Words about words: Job is surprisingly old word
M. Michael Brady
The English word job is the source of the Norwegian noun jobb and the corresponding verb jobbe. Yet the histories of both the original word in English and the Norwegian words derived from it are obscure. The origin of the word job in Old English is unknown; the etymology of it in the complete Oxford English Dictionary simply states that it “probably was in colloquial use some time before it appeared in literature.”
Even so, there’s a theory about that colloquial use. The Old English word job is believed to have entered the language from Old Frankish in the word gobe, which means “a mouthful.” That is plausible, as job is believed to have originally meant “piece of work,” and other words with kindred meanings in modern English also descend from the Old Frankish gobe, including gobbet (lump of food), and goblet (wine cup).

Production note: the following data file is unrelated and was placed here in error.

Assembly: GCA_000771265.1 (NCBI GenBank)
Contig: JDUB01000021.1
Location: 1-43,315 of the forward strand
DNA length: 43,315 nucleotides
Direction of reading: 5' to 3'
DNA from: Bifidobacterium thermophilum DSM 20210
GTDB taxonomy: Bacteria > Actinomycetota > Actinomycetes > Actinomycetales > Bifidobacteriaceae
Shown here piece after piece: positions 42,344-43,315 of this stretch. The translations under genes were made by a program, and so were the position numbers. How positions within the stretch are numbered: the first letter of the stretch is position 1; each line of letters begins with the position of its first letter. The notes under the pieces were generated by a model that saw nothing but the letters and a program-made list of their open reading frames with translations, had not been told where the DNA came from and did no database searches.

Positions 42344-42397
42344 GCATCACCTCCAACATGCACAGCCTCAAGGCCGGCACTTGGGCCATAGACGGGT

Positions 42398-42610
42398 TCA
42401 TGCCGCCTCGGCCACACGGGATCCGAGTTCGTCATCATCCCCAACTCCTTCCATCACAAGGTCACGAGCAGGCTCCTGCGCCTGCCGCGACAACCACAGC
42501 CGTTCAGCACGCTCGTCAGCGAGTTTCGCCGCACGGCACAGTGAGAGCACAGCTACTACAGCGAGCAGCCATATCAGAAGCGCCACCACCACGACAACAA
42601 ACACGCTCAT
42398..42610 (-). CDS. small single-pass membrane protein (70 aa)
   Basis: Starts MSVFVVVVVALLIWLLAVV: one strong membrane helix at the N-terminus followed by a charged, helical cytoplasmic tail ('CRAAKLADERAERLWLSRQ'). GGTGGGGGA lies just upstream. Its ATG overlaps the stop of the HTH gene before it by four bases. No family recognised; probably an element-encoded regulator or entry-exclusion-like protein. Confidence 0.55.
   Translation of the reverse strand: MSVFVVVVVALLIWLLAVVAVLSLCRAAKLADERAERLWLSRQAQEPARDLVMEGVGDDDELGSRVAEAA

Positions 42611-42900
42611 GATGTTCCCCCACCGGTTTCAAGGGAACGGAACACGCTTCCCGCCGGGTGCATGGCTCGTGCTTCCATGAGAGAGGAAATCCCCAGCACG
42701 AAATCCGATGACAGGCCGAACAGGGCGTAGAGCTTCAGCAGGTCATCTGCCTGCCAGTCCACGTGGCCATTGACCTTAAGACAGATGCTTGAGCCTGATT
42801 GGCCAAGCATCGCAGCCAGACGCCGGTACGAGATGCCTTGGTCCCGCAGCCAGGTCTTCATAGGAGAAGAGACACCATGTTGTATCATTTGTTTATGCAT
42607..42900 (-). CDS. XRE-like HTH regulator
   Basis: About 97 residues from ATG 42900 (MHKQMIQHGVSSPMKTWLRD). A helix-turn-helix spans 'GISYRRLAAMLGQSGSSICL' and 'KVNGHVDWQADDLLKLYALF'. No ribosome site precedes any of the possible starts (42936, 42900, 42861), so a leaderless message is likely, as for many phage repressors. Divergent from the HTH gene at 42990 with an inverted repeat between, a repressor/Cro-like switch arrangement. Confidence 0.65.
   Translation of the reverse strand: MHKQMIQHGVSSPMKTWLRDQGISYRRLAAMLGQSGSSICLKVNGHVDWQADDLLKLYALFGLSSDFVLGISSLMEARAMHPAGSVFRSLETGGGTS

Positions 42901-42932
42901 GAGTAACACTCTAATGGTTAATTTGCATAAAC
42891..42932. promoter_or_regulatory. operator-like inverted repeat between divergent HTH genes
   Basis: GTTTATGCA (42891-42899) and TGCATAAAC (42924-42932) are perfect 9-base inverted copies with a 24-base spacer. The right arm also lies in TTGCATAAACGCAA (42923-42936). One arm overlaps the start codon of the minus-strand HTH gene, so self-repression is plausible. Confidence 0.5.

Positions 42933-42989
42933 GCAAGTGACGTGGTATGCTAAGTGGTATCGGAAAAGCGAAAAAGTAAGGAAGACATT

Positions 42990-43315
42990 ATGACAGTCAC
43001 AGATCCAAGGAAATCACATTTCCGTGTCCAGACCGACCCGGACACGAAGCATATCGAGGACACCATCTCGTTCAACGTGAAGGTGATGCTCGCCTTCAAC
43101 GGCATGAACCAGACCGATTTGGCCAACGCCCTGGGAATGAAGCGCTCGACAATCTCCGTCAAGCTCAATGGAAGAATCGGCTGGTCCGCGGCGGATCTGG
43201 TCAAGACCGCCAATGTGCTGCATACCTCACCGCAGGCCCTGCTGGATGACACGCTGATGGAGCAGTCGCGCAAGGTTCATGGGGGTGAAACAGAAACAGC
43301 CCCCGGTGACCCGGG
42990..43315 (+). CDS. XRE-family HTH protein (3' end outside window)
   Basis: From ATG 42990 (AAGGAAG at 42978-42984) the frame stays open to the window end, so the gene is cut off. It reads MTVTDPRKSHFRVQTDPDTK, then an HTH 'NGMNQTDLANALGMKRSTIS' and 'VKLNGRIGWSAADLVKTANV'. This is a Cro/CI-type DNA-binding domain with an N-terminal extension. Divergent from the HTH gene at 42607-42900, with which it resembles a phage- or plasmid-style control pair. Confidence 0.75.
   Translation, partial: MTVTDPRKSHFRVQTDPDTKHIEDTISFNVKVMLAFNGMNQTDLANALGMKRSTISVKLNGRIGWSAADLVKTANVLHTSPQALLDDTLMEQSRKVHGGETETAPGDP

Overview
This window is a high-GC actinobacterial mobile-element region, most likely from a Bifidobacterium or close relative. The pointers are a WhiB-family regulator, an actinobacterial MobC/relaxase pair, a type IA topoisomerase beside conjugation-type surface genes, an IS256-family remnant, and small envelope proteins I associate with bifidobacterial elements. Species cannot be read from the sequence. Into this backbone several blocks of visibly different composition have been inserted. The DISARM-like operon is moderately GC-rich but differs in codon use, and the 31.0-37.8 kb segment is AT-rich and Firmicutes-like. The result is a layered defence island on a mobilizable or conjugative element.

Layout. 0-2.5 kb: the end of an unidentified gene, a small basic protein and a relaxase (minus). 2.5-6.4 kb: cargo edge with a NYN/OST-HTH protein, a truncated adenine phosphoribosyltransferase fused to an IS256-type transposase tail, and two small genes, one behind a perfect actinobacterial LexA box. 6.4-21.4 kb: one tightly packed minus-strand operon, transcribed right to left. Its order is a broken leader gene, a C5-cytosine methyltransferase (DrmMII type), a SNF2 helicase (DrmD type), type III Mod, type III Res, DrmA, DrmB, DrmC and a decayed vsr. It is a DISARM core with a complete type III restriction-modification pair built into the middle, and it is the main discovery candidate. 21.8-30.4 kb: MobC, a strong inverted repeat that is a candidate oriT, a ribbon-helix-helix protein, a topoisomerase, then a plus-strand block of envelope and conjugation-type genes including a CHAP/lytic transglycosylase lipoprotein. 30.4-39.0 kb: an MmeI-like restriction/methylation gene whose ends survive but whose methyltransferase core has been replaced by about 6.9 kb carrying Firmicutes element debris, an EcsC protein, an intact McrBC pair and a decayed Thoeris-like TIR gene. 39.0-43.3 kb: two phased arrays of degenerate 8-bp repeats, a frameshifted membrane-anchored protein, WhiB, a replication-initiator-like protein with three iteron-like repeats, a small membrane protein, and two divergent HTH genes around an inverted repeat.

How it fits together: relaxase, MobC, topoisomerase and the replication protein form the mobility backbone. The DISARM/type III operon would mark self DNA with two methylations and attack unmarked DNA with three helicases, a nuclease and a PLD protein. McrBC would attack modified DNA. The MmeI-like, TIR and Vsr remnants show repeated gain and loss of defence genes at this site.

On its historical wandering into modern Norwegian, jobb acquired an extra letter “b.” Fair enough. That’s in conformance with the Norwegian spelling rule tied to pronunciation: a double consonant follows a short vowel. English is not as clear in the relation of the modern word to the sourceword; at least until the mid 18th century, job also occasionally was spelled with two b’s: jobb. Why the version with two b’s did not get into modern English is not explained by any of the rules for double consonants.
Curiously, there’s at least one case of a double consonant appearing in English and being retained. The modern English word Hell, in many religions the place to which the wicked are consigned after death, originally in Old English had only one letter “l,” hel. With time it acquired another “l” to be the Hell of today.
So the modern Norwegian word jobb gives cause to reflect upon the many exceptions for which English orthography is notorious.
Originally published in Norwegian on the Clue dictionaries blog at blogg.clue.no.
M. Michael Brady was educated as a scientist and with time turned to writing and translating.
This article appeared in the Feb. 10, 2017, issue of The Norwegian American. To subscribe, visit SUBSCRIBE or call us at (206) 784-4617.